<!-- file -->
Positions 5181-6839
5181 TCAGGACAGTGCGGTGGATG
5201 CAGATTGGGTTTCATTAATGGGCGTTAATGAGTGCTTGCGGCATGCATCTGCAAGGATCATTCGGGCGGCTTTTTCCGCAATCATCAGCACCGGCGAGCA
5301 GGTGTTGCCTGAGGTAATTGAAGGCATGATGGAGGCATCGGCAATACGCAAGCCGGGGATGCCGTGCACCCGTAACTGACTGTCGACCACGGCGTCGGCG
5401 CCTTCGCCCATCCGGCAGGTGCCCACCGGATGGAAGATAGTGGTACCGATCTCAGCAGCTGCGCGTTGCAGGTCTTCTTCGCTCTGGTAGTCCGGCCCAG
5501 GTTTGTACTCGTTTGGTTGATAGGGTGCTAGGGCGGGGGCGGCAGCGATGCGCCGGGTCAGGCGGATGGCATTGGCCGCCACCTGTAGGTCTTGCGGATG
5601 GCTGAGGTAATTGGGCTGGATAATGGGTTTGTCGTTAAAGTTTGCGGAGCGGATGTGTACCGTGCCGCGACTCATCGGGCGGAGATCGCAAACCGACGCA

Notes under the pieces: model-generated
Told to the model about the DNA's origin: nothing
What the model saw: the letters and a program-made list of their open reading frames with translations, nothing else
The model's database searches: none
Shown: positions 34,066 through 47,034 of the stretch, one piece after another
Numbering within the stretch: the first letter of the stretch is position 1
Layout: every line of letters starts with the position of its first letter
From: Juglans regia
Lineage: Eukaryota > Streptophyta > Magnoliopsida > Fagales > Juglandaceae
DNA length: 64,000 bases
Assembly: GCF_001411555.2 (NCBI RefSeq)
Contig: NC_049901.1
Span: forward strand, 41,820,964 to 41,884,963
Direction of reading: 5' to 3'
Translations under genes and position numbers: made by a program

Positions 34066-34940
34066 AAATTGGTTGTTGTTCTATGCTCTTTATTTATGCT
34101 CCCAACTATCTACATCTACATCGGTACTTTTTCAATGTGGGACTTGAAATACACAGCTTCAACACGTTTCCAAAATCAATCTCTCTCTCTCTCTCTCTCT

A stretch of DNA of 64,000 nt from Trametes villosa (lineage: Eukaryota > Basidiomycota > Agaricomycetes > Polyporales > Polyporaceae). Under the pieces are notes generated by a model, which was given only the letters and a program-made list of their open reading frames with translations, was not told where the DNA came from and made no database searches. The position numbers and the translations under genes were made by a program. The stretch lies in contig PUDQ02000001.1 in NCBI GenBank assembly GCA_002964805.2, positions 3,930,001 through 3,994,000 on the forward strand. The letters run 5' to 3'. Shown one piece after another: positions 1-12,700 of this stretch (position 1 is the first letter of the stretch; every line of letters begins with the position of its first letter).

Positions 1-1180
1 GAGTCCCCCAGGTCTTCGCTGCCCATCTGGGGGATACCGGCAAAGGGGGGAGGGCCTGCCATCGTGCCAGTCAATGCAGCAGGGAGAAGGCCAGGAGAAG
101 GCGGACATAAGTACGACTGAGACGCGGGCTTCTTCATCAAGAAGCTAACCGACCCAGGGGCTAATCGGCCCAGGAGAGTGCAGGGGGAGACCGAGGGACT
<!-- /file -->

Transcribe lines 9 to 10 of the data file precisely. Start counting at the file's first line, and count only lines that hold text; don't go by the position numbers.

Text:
Told to the model about the DNA's origin: nothing
What the model saw: the letters and a program-made list of their open reading frames with translations, nothing else